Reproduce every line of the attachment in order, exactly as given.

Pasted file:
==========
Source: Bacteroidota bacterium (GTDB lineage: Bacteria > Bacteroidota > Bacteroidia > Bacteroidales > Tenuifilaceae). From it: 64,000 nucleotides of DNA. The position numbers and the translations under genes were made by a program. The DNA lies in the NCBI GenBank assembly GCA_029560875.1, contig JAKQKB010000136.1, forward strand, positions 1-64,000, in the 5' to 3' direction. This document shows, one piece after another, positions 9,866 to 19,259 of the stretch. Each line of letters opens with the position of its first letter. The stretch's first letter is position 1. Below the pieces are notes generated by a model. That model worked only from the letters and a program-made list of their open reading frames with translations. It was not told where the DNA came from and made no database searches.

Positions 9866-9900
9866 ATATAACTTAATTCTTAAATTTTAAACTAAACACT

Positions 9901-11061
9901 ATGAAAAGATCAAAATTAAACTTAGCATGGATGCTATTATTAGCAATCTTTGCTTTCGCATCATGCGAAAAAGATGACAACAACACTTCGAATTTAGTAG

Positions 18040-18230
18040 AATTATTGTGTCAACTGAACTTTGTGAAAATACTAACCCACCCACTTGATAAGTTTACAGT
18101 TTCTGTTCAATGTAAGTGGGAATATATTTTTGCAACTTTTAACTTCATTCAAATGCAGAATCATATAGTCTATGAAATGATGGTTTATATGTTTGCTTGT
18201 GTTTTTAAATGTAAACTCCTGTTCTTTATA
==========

Source: Bacteroidota bacterium (GTDB lineage: Bacteria > Bacteroidota > Bacteroidia > Bacteroidales > Tenuifilaceae). From it: 64,000 nucleotides of DNA. The position numbers and the translations under genes were made by a program. The DNA lies in the NCBI GenBank assembly GCA_029560875.1, contig JAKQKB010000136.1, forward strand, positions 1-64,000, in the 5' to 3' direction. This document shows, one piece after another, positions 9,866 to 19,259 of the stretch. Each line of letters opens with the position of its first letter. The stretch's first letter is position 1. Below the pieces are notes generated by a model. That model worked only from the letters and a program-made list of their open reading frames with translations. It was not told where the DNA came from and made no database searches.

Positions 9866-9900
9866 ATATAACTTAATTCTTAAATTTTAAACTAAACACT

Positions 9901-11061
9901 ATGAAAAGATCAAAATTAAACTTAGCATGGATGCTATTATTAGCAATCTTTGCTTTCGCATCATGCGAAAAAGATGACAACAACACTTCGAATTTAGTAG

Positions 18040-18230
18040 AATTATTGTGTCAACTGAACTTTGTGAAAATACTAACCCACCCACTTGATAAGTTTACAGT
18101 TTCTGTTCAATGTAAGTGGGAATATATTTTTGCAACTTTTAACTTCATTCAAATGCAGAATCATATAGTCTATGAAATGATGGTTTATATGTTTGCTTGT
18201 GTTTTTAAATGTAAACTCCTGTTCTTTATA